November 2013

Sarah Van Arsdale


An Interview with Susan Stinson

Susan Stinson has once again leapt beyond expectations with her new novel, Spider in a Tree, a historical novel about eighteenth-century preacher, theologian, and slave-owner Jonathan Edwards. Her previous work, which includes three novels and a collection of poetry and lyric essays, primarily addressed themes of lesbian identity and awareness of fat liberation and body image. Throughout her writing career, she’s fearlessly pursued the abstract in her work, and has made the abstract concrete with her careful descriptions of character.

Susan and I first met in a writing group in the mid-1980s in Northampton, Massachusetts; the group met for seven years, every Tuesday. We were both poets who also wrote fiction; since then, we’ve both turned to writing and publishing fiction more than poetry. Susan has continued to sharpen her critical eye, and to pursue her deep love of language, both of which she has brought to Spider in a Tree.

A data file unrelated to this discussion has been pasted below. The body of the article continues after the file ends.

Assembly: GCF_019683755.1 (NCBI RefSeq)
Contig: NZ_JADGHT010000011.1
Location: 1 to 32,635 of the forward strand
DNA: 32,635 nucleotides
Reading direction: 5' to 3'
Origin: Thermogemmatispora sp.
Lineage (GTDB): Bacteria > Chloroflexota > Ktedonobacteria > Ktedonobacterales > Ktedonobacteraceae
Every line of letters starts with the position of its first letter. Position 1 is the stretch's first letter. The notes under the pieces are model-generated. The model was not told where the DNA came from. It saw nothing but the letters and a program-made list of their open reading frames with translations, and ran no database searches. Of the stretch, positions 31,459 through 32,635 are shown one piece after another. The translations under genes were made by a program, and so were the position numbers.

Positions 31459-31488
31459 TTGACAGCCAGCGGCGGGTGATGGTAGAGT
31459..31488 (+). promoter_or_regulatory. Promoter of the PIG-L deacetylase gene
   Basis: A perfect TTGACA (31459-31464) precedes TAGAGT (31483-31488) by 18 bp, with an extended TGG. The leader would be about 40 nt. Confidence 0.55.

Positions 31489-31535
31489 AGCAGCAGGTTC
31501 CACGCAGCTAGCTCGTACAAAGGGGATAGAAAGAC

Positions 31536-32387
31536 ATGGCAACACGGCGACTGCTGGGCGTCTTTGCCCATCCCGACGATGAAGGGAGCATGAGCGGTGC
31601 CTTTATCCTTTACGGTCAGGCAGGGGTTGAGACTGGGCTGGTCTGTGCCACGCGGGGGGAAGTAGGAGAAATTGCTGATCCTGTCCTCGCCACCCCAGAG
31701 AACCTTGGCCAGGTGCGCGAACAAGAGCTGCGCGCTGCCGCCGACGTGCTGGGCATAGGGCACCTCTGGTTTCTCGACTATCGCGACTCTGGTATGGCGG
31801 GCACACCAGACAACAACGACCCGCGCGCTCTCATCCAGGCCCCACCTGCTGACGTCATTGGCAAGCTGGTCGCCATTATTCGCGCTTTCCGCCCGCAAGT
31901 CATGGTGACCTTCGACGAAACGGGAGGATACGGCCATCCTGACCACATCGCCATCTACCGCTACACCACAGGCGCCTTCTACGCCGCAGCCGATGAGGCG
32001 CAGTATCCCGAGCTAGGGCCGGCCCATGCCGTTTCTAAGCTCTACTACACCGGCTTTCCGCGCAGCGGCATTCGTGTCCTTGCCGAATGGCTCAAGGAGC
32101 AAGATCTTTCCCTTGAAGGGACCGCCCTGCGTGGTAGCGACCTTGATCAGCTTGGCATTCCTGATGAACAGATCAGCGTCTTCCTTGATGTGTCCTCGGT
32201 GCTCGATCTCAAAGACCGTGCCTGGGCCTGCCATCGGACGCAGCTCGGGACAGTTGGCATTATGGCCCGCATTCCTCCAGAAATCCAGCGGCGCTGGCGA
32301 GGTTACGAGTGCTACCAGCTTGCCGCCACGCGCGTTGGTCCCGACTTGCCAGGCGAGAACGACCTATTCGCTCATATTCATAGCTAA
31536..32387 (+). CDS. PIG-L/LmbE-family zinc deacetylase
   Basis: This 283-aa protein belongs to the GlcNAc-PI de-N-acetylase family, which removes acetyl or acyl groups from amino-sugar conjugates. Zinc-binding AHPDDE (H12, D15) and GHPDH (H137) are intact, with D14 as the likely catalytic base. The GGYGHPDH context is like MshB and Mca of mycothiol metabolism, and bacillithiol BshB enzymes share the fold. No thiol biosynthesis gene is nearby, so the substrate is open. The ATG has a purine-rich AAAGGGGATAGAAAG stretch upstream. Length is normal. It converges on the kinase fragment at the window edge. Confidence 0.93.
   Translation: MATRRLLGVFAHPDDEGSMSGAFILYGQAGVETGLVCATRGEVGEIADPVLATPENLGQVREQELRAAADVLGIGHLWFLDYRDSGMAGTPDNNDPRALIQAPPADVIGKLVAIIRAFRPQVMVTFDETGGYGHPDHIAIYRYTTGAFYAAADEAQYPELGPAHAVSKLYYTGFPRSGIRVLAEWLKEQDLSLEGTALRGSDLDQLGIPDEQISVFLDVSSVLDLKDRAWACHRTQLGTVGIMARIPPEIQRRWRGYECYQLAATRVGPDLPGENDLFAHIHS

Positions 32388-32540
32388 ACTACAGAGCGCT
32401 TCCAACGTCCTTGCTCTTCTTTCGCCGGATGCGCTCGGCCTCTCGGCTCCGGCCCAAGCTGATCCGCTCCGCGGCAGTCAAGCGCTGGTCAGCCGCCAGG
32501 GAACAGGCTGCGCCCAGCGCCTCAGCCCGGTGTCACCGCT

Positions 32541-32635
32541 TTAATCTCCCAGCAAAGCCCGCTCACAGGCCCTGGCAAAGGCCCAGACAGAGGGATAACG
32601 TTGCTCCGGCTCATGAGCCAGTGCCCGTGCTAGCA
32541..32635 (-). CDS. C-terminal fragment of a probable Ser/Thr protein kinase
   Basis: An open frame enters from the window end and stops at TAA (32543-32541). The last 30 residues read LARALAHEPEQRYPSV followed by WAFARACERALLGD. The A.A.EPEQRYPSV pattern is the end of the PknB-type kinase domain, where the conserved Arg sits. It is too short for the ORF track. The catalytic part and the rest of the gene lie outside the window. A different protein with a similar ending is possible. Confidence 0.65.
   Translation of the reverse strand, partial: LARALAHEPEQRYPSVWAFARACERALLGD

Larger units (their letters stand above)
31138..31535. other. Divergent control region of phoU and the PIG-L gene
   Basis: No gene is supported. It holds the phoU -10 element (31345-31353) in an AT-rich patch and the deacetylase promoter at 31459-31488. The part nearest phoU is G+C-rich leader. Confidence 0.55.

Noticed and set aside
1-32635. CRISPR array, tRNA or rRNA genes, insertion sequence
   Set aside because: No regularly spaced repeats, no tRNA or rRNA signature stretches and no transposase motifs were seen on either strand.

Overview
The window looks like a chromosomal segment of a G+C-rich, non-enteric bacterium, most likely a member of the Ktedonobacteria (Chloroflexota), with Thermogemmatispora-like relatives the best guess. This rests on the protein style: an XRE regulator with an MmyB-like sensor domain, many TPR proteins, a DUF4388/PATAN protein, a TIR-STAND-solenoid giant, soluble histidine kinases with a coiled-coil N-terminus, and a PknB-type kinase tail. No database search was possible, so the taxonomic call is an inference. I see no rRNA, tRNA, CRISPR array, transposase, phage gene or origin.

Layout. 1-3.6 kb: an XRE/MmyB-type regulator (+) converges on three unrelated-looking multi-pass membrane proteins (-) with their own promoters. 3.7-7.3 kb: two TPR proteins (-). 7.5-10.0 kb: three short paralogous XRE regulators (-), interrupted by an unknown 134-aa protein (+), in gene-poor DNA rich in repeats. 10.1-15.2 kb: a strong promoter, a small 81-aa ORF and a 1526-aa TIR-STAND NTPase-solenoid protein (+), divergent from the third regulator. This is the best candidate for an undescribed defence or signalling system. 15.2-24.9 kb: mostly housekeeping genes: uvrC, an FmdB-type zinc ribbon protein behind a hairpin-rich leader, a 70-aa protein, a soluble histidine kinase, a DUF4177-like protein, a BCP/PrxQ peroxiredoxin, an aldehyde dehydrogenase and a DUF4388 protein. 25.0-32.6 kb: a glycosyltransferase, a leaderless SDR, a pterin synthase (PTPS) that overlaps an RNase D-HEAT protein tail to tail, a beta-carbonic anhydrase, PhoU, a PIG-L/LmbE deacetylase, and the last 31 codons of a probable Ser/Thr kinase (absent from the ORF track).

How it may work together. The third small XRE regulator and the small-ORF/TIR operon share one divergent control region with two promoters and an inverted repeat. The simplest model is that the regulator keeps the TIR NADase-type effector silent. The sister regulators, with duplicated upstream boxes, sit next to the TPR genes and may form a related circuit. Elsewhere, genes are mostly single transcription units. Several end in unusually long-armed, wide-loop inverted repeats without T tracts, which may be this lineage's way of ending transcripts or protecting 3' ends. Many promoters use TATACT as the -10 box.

Her work has appeared in anthologies from Ballantine Books, NYU Press, and Scholastic Books, and in many periodicals, including The Common, Early American Studies, and Kenyon Review. She has received the Outstanding Mid-Career Novelist Prize from the Lambda Literary Foundation. Currently Writer in Residence at Forbes Library in Northampton, MA, she is also a freelance editor, writing coach, and gives cemetery tours.

In this interview, we talk a bit about the role of setting in her new book, and about the response to this departure from her previous themes in her work.